Okay, that was a rather long-winded summary, and I left out a lot of key things. The story was great fun, and it was full of great comic-book action. It worked in a lot of great new characters from the comics, and I think it laid some very important groundwork for Avengers Infinity War, and the future of the entire MCU. The scene after the credits leads directly to the opening scene of Infinity War (I know because I saw it the other day).
As I mentioned earlier, there was a lot of humour in the film. I personally loved it, but I can see where some fans of comic book movies might be a little put off by it. Thor Ragnarok still had some rather serious plot points and undertones, but I think director Taika Waititi (What We Do In The Shadows, Flight of the Conchords) balanced the humour and the darkness masterfully. I think that is something that Marvel does better than DC does in their movies, and that can be very divisive in the comic book and comic book movie fandoms. I like my heroes to be powerful and fun, not dark and brooding all the time, but that’s just me. To each their own. Check it out, it was fun.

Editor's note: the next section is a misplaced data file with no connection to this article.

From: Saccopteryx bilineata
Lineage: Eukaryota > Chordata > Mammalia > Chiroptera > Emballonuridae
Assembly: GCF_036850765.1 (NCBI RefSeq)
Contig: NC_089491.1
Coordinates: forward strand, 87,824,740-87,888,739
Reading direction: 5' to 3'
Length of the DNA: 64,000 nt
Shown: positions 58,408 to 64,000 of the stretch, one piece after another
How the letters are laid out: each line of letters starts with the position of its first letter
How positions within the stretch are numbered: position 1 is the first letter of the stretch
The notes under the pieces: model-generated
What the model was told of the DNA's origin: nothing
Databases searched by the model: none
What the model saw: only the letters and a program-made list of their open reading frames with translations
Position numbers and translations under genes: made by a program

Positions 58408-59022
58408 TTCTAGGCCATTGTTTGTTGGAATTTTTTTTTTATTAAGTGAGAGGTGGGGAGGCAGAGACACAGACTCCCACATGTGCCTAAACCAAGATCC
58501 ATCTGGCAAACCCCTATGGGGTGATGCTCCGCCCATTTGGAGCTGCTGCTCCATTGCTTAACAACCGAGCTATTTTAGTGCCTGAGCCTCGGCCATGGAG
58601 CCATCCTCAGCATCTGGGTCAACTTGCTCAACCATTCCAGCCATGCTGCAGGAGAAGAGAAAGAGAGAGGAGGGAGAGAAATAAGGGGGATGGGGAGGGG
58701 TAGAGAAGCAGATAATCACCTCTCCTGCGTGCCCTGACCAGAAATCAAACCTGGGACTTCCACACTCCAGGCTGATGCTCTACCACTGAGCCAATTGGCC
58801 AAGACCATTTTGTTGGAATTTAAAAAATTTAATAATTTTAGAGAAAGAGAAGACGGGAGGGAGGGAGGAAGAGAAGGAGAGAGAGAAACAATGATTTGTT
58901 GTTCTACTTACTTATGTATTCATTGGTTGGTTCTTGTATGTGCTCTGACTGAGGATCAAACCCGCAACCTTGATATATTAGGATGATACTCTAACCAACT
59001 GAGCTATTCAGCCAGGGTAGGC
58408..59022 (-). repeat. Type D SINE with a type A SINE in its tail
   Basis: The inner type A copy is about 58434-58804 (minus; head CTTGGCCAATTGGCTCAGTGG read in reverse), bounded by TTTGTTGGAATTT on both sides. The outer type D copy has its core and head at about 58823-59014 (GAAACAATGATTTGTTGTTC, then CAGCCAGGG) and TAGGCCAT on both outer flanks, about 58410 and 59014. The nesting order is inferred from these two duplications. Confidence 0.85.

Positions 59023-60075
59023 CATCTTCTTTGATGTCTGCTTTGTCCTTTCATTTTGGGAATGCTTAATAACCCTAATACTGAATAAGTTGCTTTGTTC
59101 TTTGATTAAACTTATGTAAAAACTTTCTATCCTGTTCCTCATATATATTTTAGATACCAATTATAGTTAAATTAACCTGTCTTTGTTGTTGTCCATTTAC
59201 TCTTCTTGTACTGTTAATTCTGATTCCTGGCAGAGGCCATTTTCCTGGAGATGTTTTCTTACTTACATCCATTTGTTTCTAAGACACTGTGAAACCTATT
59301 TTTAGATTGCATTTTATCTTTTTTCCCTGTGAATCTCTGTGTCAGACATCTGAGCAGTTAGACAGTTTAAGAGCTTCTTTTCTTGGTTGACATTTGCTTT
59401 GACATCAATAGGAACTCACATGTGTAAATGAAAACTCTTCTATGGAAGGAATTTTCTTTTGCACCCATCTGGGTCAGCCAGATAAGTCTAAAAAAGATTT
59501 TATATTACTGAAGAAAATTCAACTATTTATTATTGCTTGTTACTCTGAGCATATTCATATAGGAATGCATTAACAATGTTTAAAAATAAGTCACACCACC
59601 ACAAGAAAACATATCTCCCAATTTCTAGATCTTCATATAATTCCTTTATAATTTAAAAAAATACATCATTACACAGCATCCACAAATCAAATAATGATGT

Bottom Line: My favourite Marvel movie was the first Thor for the longest time, but then Doctor Strange came out quickly becoming my favourite, but now….Ragnarok may have put Thor back into first place again….at least until there’s a Doctor Strange 2…
I think Atomic Blonde was a little over-hyped, and that was the beginning of its downfall for me. I thought it was too stylish, and too concerned with the perfect “cool” shot than advancing the story. It is entirely possible that I’m a little jaded though. To me it was built up to be the next great spy film, and the titular Atomic Blonde was to be a “female James Bond”, but it just seemed too artsy to be a great spy film. It was entertaining, and there were things I enjoyed, but there were things that just frustrated me and kept me from loving this film the way I thought I was told to.